Simone de Beauvoir is one of France’s most important female writers of the twentieth century. As a novelist, essayist in the realm of politics as well as philosophy, feminist, and social activist, she has come to represent the socially engaged woman who, with other French intellectuals such as Hélène Cixous and Julia Kristeva, succeeded in penetrating the male-dominated intelligentsia of France. That this was achieved is testimony to her intellectual acumen, perseverance, and strong commitment not just to feminist activity but, generally speaking, to the pursuit of her own ideals. Simone de Beauvoir, the longtime companion of the writer, philosopher, and social activist Jean-Paul Sartre (1905-1980), lived, some might argue, in his shadow. Although not possessing as powerful a literary talent as he, nor as inventive a mind, she did make an important contribution to the social fabric of modern-day France through her efforts on behalf of women, the elderly, and underprivileged social groups. Her writings, especially Pour une morale de l’ambiguïté (1947; The Ethics of Ambiguity, 1948), Le Deuxième sexe(1949; The Second Sex, 1953), and Les Mandarins (1954; The Mandarins, 1956), for which she was awarded the prestigious Prix Goncourt, reveal her to be a sensitive and prolific commentator on topics such as relationships between men and women, the Algerian question, French colonialism, and women’s issues.
Beauvoir first met Sartre in Paris in the summer of 1929. At that time, both were preparing at the Ecole Normale Supériere and the Sorbonne for the very arduous exams for the agrégation in philosophy, which, when successfully passed the same year, saw Sartre classed first and Beauvoir second. After that summer, Sartre and Beauvoir developed a relationship that is both admirable and perplexing, including what some would see as infidelities as well as unshakable commitment to each other, to shared social values, and to what has been described as a morganatic union. Sartre referred to Beauvoir as le Castor (the Beaver), a nickname given to Beauvoir by a school friend, René Maheu (who appears in Letters to Sartre as “the Llama”), because of the phonetic similarity between “beaver” and “Beauvoir,” and especially since both are constructive and enjoy the company of others. In 1983, when Beauvoir published the letters Sartre had written to her in Lettres au Castor, many hoped that Beauvoir would publish those she had written to him in order to complete the mosaic of their life, but Beauvoir believed them to have been destroyed, and moreover, even if they still existed, that they should not be published during her lifetime. Months after the death of Beauvoir in April, 1986, a voluminous collection of this correspondence, spanning three decades from 1930 to 1963, was found by Beauvoir’s adopted and only child, Sylvie Le Bon de Beauvoir. She painstakingly deciphered often almost illegible handwriting, criticized even by Sartre in his letters to the Beaver, and made almost no cuts from the mass of letters. The original work, Lettres à Sartre, was published in two volumes in 1990. The translated version contains approximately two-thirds of the original edition, shortened by translator Quintin Hoare by cutting out letters that overlapped with material previously published in Beauvoir’s autobiographical works.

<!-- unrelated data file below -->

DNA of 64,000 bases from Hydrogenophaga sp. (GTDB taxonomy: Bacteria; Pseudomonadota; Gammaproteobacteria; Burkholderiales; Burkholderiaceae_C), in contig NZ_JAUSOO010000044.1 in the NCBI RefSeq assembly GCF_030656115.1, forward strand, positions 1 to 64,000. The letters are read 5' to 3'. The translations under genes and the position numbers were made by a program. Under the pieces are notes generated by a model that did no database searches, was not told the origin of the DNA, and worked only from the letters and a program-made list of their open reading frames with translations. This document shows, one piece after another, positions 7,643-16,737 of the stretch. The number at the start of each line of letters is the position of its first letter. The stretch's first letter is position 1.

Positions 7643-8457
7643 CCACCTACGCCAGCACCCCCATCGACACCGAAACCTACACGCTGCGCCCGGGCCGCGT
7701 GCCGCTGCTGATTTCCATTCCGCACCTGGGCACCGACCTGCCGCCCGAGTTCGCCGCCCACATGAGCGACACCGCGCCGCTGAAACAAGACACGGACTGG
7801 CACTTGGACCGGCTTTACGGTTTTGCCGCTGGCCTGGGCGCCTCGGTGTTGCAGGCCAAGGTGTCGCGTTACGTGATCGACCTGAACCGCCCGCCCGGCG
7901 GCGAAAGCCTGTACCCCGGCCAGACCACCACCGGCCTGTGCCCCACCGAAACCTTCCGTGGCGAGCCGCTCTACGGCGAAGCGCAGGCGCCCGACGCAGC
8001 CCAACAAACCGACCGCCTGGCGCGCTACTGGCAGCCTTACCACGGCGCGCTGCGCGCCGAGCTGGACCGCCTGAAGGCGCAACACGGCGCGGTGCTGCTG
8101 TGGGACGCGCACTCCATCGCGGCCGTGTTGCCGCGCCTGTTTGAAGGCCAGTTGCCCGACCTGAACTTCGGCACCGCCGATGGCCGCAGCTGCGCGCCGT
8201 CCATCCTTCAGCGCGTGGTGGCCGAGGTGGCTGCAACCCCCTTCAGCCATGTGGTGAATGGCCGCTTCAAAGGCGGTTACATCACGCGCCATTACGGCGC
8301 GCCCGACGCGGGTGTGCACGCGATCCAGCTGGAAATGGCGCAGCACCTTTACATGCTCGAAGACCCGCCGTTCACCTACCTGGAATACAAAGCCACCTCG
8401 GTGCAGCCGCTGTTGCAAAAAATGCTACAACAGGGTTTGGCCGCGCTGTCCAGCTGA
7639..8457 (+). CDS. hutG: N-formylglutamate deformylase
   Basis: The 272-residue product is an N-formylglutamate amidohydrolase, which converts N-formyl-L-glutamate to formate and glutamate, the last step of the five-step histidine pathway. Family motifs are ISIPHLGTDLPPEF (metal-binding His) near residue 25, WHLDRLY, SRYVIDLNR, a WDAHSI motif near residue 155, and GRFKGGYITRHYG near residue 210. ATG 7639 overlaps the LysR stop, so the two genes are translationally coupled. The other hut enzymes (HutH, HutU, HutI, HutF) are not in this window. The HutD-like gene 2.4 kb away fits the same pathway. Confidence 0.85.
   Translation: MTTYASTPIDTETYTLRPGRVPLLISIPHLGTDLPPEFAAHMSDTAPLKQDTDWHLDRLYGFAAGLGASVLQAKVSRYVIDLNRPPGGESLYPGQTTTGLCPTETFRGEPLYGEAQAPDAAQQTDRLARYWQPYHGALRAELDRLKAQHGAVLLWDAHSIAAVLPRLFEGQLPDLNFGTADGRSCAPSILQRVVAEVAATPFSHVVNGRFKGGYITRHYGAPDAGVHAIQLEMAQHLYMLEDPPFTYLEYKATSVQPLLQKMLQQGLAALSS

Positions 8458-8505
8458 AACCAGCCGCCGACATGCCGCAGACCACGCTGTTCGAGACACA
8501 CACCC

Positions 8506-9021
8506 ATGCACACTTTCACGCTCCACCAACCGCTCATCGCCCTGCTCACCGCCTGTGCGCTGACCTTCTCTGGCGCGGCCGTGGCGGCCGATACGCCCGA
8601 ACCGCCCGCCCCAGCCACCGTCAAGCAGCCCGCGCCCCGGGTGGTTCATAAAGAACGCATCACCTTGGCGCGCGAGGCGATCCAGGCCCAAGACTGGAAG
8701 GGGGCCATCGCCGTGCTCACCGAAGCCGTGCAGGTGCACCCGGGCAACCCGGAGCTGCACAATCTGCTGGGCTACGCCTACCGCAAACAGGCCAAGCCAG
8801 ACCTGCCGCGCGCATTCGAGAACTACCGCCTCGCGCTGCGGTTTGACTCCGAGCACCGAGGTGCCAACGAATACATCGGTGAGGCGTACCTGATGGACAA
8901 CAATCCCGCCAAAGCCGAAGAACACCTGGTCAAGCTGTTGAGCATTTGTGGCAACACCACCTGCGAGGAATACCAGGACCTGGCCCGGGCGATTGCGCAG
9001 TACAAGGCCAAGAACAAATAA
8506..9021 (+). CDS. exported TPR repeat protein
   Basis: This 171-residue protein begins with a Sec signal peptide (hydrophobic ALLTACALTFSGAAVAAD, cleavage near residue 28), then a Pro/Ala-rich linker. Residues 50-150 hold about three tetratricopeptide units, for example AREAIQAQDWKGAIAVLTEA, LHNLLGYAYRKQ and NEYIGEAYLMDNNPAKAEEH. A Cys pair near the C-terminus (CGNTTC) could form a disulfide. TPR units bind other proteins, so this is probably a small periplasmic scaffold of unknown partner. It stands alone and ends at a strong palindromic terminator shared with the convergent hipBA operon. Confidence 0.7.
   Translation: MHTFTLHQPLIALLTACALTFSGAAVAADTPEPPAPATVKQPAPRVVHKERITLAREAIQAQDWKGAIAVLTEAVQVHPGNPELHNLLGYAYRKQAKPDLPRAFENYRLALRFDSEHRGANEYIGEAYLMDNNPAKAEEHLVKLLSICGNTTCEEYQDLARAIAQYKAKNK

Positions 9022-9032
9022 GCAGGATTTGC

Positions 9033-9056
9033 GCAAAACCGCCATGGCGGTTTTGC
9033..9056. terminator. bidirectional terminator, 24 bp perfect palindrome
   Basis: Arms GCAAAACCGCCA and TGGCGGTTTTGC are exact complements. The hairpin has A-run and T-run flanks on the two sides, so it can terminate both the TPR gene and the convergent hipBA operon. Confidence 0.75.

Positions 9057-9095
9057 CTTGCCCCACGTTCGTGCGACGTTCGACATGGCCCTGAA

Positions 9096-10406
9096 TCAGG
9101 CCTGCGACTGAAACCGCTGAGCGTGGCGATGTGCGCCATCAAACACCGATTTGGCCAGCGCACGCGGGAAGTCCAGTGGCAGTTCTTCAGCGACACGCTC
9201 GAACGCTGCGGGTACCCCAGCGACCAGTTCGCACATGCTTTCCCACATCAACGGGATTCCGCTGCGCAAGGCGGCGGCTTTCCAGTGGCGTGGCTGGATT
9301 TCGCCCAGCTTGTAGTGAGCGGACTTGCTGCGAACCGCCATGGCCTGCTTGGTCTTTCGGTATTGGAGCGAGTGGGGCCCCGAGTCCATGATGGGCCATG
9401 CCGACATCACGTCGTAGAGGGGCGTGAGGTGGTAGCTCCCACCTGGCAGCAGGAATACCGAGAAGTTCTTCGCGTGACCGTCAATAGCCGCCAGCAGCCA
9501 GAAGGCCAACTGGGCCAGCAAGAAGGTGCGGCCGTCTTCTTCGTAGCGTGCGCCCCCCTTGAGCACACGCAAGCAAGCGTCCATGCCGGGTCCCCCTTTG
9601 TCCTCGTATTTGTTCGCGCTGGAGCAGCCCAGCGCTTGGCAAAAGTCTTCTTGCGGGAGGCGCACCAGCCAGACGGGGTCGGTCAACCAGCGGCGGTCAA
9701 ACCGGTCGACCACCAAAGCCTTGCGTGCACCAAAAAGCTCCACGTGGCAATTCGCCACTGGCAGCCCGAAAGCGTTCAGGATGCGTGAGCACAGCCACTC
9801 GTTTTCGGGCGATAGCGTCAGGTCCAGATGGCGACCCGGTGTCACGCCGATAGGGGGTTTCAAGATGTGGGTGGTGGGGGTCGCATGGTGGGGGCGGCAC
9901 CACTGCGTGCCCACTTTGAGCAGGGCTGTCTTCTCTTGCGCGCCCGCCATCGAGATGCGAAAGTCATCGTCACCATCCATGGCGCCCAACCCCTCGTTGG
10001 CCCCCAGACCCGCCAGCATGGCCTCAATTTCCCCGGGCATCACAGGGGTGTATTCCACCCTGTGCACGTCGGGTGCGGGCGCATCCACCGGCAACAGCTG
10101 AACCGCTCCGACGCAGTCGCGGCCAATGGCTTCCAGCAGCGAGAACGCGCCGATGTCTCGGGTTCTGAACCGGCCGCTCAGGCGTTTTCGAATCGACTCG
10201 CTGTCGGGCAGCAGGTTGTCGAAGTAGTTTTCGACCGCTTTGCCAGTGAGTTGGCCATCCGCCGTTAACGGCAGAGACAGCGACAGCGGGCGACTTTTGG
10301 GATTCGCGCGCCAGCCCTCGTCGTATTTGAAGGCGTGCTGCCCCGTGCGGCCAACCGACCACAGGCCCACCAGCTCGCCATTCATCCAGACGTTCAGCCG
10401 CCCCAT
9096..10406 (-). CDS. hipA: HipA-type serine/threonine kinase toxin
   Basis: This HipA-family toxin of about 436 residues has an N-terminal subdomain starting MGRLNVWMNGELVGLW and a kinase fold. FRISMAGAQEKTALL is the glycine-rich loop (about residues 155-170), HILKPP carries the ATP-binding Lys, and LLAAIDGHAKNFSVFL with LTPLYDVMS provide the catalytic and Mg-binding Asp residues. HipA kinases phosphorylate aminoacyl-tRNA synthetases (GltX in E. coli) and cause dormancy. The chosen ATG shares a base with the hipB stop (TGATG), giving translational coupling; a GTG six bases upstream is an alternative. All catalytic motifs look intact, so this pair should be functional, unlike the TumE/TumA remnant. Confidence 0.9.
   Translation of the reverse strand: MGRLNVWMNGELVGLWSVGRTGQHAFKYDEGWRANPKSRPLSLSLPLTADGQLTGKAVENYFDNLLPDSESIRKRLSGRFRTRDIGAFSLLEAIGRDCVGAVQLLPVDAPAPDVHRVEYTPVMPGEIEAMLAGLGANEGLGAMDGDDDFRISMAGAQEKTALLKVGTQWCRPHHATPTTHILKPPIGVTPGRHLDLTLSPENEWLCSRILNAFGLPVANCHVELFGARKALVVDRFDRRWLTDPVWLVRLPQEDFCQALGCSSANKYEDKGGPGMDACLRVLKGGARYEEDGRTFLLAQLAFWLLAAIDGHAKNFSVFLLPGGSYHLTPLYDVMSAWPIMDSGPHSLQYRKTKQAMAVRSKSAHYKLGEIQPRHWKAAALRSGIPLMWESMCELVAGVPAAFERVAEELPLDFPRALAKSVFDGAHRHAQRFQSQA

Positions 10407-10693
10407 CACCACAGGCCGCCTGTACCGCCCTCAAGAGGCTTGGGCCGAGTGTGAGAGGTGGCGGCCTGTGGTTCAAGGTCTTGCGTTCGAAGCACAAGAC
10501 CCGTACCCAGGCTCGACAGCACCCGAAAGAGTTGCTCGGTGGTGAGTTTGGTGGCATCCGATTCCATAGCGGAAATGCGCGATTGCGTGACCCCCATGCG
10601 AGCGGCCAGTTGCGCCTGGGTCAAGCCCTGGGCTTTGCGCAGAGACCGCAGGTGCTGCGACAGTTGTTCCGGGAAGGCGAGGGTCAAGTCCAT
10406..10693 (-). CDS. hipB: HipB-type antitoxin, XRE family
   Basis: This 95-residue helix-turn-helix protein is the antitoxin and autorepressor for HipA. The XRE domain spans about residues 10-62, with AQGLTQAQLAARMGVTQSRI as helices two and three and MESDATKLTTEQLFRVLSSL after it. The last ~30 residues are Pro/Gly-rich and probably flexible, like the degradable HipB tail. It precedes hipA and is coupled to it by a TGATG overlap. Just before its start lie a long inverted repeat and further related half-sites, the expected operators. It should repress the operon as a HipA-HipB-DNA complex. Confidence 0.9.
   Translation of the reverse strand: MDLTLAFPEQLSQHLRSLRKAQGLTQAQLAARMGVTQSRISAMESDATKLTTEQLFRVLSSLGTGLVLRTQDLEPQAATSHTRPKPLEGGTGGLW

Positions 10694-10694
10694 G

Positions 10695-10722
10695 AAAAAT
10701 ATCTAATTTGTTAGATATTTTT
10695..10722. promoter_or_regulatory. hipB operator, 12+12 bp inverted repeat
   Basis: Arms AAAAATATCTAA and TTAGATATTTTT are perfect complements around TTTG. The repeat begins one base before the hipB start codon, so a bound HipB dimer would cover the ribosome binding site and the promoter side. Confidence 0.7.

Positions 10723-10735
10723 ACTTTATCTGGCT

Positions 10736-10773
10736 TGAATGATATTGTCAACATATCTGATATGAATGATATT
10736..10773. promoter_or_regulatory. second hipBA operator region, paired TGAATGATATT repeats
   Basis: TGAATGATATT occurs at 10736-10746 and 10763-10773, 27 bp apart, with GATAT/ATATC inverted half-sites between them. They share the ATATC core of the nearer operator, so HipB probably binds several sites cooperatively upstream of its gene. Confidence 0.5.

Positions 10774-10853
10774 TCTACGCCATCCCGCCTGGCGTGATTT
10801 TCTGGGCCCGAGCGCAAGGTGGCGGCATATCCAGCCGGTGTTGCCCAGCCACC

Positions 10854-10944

Any translation of these letters is problematic for various reasons. First, the use of the formal vous throughout the letters would seem perhaps inappropriate as the mode of communication for the lovers, who used it not only in written form but also in speech. Although somewhat idiosyncratic, this form of address is not untypical of a couple of their generation. Second, Beauvoir’s incessant usage of the adjective petit(little), while a very common element in many colloquial expressions in French, is most noticeable when referring to Sartre as her “dear little being” or her “dear little husband.” Letters to Sartre are, fundamentally, love letters written to a man to whom Beauvoir was not wed, but who was an unwavering source of inspiration and profound love, a confidant but, in some ways, also a rival.
Letters to Sartre is divided into six periods: January, 1930, to July, 1939, “Before the War”; September, 1939, to March, 1940, “The Phoney War”; July, 1940, to March, 1941, “Sartre Prisoner”; July, 1943, to February, 1946, “Before Liberation and After”; January, 1947, to October, 1951, “America”; and June, 1953, to July, 1963, “Later Interludes.” What is most striking at first glance is the intimate tone with which Beauvoir wrote Sartre, her attention to the minutest details concerning her daily life, from the meals she consumed to her maladies and financial situation. These elements remain constant throughout her correspondence. What is perhaps surprising to some readers is the nature of these letters, for they are not philosophical in orientation, nor sociological. They do not discuss in the abstract, but, rather, chronicle the activities of the couple’s many friends as well as Beauvoir’s travels within France and to the United States, Mexico, Tunisia, and Algeria. They are, quite simply, written communications between a woman and her lover during absences from each other, the most poignant of which is clearly Sartre’s internment as a prisoner of war from June, 1940, to March,...
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